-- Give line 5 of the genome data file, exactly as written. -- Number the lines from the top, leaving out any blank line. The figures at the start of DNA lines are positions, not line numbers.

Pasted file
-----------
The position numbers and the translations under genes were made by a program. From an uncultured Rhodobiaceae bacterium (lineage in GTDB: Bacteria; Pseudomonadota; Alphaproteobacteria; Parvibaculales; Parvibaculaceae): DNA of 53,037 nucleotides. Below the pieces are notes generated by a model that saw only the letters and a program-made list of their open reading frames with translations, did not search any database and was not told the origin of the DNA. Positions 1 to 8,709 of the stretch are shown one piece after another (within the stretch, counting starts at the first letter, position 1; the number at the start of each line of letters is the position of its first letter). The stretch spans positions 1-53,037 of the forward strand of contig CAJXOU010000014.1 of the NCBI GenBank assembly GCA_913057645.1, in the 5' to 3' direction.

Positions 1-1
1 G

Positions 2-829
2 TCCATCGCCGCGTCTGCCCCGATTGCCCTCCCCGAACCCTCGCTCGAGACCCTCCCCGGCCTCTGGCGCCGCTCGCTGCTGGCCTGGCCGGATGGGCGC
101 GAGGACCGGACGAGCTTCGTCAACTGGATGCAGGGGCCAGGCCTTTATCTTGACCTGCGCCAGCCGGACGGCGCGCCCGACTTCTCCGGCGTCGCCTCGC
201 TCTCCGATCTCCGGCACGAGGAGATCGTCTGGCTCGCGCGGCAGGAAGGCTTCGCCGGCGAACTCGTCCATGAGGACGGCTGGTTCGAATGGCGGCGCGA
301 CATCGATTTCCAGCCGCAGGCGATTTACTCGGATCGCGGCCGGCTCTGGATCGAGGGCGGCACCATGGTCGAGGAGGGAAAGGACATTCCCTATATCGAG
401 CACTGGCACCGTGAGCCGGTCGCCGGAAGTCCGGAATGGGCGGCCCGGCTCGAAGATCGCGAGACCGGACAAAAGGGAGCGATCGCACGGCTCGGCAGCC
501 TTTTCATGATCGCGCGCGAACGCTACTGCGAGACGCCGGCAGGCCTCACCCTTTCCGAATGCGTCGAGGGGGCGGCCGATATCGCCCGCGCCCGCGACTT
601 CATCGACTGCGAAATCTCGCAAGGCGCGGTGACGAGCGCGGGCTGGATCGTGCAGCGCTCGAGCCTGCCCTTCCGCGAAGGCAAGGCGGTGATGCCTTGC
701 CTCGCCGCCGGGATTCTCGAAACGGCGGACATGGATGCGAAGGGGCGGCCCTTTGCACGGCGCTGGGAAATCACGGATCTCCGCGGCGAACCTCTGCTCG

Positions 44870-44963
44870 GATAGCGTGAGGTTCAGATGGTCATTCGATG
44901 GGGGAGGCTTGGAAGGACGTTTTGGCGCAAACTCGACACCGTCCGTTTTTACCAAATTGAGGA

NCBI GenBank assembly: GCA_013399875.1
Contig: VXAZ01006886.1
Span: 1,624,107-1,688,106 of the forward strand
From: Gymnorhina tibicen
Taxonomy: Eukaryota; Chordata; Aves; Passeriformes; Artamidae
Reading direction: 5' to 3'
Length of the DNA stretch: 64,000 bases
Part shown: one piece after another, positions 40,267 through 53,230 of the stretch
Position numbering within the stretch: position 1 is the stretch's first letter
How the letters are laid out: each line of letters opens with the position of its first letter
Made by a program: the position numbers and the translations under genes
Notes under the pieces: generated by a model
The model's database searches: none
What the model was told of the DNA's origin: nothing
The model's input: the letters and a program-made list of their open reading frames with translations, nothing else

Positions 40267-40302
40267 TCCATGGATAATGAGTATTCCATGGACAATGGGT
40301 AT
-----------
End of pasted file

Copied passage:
2 TCCATCGCCGCGTCTGCCCCGATTGCCCTCCCCGAACCCTCGCTCGAGACCCTCCCCGGCCTCTGGCGCCGCTCGCTGCTGGCCTGGCCGGATGGGCGC